Tarot was used as early as the 16th century to compose poems, called "tarocchi appropriati", describing ladies of the court or famous personages. In modern literature, two exceptional examples of novels centered on the Tarot are The Greater Trumps (1932) by Charles Williams and Il Castello dei destinati incrociati (1969) (English translation: The Castle of Crossed Destinies [1979]) by Italo Calvino. In the former, the Tarot is used by the main characters to move through space and time, create matter, and raise powerful natural storms. In the latter, Mediaeval travellers meeting at a castle are inexplicably unable to speak, and use a Tarot deck to describe their stories, which are reconstructed by the narrator, calling forth implications of the nature of communication, fate, and the presence of the transcendent in daily life. The 2007 novel Sepulchre by British author Kate Mosse features a fictional Tarot deck.

[edit] Psychological

Carl Jung was the first psychologist to attach importance to tarot symbolism. He may have regarded the tarot cards as representing archetypes: fundamental types of persons or situations embedded in the subconscious of all human beings. The theory of archetypes gives rise to several psychological uses. Since the cards represent these different archetypes within each individual, ideas of the subject's self-perception can be gained by asking them to select a card that they 'identify with'. Equally, the subject can try and clarify the situation by imagining it in terms of the archetypal ideas associated with each card. For instance, someone rushing in heedlessly like the Knight of Swords, or blindly keeping the world at bay like the Rider-Waite-Smith Two of Swords.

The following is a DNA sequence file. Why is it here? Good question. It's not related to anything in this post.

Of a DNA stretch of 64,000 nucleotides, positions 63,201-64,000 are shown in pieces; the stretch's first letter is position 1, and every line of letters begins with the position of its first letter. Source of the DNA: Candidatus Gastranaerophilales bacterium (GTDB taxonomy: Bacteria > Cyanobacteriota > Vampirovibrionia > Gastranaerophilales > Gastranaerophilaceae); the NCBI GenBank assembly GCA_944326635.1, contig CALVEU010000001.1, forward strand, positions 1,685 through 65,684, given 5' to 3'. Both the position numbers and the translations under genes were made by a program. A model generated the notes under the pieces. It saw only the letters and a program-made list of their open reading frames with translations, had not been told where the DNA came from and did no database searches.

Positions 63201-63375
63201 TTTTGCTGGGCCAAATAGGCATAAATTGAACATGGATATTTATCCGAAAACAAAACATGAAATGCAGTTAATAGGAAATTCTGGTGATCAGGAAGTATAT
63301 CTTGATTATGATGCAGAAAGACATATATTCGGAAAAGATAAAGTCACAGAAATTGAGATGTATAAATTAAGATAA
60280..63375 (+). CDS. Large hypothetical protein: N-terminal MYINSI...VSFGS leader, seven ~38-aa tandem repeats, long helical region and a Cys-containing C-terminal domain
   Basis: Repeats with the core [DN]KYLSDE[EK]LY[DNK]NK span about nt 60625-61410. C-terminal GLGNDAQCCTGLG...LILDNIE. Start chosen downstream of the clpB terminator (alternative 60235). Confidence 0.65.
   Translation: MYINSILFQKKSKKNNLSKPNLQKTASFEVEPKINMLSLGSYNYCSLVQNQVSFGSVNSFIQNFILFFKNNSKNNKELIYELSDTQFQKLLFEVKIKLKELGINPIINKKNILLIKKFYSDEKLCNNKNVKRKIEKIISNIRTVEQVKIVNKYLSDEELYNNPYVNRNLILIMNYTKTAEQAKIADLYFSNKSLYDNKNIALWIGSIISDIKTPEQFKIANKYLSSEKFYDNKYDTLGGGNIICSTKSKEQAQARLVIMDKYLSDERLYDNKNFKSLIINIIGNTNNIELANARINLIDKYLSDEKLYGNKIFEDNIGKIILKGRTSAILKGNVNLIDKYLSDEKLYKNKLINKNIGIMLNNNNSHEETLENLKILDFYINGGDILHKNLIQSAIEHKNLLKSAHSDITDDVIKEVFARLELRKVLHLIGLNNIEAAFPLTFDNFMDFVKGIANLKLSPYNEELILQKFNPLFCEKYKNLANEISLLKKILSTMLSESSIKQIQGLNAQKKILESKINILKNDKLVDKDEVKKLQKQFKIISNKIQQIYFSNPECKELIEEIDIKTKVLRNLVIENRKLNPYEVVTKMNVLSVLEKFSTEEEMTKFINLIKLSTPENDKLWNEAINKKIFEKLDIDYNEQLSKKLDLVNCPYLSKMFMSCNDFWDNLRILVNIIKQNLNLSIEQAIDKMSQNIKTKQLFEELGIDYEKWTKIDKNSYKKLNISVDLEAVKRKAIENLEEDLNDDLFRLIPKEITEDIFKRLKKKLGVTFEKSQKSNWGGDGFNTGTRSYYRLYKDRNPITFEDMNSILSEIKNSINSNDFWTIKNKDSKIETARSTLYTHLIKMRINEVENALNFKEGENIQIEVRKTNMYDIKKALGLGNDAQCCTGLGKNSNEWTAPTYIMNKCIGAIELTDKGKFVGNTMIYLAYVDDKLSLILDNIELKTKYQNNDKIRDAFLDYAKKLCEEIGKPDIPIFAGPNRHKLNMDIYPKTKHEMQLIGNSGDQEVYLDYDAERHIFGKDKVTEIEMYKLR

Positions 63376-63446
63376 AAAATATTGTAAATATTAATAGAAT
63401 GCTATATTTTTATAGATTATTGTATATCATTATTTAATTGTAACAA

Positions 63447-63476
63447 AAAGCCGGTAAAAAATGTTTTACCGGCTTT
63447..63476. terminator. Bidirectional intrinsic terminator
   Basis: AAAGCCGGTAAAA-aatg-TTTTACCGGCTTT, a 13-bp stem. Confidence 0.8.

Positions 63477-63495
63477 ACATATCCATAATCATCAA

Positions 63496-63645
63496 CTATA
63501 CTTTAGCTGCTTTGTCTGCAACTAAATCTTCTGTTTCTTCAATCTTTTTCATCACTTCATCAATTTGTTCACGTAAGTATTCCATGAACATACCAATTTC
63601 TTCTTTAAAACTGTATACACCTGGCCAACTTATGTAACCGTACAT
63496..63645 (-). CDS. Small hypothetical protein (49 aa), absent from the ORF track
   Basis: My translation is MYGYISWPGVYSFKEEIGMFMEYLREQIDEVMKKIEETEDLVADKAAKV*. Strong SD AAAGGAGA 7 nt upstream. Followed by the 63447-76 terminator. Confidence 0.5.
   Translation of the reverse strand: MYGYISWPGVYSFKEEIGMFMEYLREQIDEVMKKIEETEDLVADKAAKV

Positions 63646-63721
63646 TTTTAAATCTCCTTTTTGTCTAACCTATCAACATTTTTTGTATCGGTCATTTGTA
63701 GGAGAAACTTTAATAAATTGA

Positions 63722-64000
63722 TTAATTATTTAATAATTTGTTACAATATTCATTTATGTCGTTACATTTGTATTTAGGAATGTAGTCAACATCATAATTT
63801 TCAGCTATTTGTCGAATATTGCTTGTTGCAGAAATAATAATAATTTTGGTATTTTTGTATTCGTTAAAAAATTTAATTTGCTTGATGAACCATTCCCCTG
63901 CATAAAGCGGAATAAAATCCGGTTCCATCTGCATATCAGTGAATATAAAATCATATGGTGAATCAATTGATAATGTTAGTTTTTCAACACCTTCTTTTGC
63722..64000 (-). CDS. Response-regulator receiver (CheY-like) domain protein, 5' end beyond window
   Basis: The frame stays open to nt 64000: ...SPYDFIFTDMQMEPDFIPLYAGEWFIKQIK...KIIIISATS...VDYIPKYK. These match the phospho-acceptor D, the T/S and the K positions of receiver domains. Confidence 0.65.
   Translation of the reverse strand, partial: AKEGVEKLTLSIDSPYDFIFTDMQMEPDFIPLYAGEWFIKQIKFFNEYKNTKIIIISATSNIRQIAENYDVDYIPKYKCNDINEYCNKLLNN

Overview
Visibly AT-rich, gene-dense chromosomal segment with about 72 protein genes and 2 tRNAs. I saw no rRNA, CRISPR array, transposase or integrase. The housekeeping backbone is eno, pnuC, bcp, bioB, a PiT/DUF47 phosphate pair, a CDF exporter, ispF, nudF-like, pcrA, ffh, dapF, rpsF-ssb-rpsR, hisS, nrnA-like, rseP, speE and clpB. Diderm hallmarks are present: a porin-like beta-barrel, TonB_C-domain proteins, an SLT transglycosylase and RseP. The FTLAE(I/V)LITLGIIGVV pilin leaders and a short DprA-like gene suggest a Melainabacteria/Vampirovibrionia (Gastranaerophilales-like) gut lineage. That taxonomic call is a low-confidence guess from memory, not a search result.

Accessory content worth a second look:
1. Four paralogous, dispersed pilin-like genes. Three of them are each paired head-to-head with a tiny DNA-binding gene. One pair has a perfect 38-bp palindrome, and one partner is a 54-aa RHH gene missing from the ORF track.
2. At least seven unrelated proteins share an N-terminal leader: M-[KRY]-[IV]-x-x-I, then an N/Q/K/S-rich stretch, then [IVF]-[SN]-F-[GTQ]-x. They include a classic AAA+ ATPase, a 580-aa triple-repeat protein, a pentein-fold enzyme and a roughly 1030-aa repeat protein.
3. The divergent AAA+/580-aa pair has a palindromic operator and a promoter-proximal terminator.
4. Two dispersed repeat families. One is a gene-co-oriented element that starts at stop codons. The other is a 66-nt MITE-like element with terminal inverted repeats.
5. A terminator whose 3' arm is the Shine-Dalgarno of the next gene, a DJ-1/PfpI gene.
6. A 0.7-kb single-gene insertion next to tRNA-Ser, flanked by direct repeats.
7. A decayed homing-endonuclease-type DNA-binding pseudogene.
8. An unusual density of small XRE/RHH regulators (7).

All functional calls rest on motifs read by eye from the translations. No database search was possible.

More recently Dr. Timothy Leary has suggested that the Tarot Trump cards are a pictorial representation of human development from a baby to a fully grown adult, The Fool symbolizing the new born infant, The Magician symbolizing the stage at which an infant starts to play with artifacts, etc. In addition to this, in Leary's view the Tarot Trumps can be seen to be a blue print for of the human race in the future as it matures.

[edit] Occult tarot as a mnemonic device

Some schools of occult thought or symbolic study, such as the Hermetic Order of the Golden Dawn, consider the tarot to function as a textbook and mnemonic device for their teachings. This may be one cause of the word arcana being used to describe the two sections of the tarot deck: arcana is the plural form of the Latin word arcanum, meaning "closed" or "secret."

[edit] Varieties of tarot deck designs

Le Chariot, from Nicolas Conver's 1760 deck.

A variety of styles of tarot decks and designs exist and a number of typical regional patterns have emerged. Historically, one of the most important designs is the one usually known as the Tarot de Marseilles. This standard pattern was the one studied by Court de Gébelin, and cards based on this style illustrate his Le Monde primitif. The Tarot de Marseilles was also popularized in the 20th century by Paul Marteau[citation needed]. Some current editions of cards based on the Marseilles design go back to a deck of a particular Marseilles design that was printed by Nicolas Conver in 1760. Other regional styles include the "Swiss" Tarot; this one substitutes Juno and Jupiter for the Papess, or High Priestess and the Pope, or Hierophant. In Florence an expanded deck called Minchiate was used; this deck of ninety six cards includes astrological symbols including the four elements, as well as traditional Tarot motifs.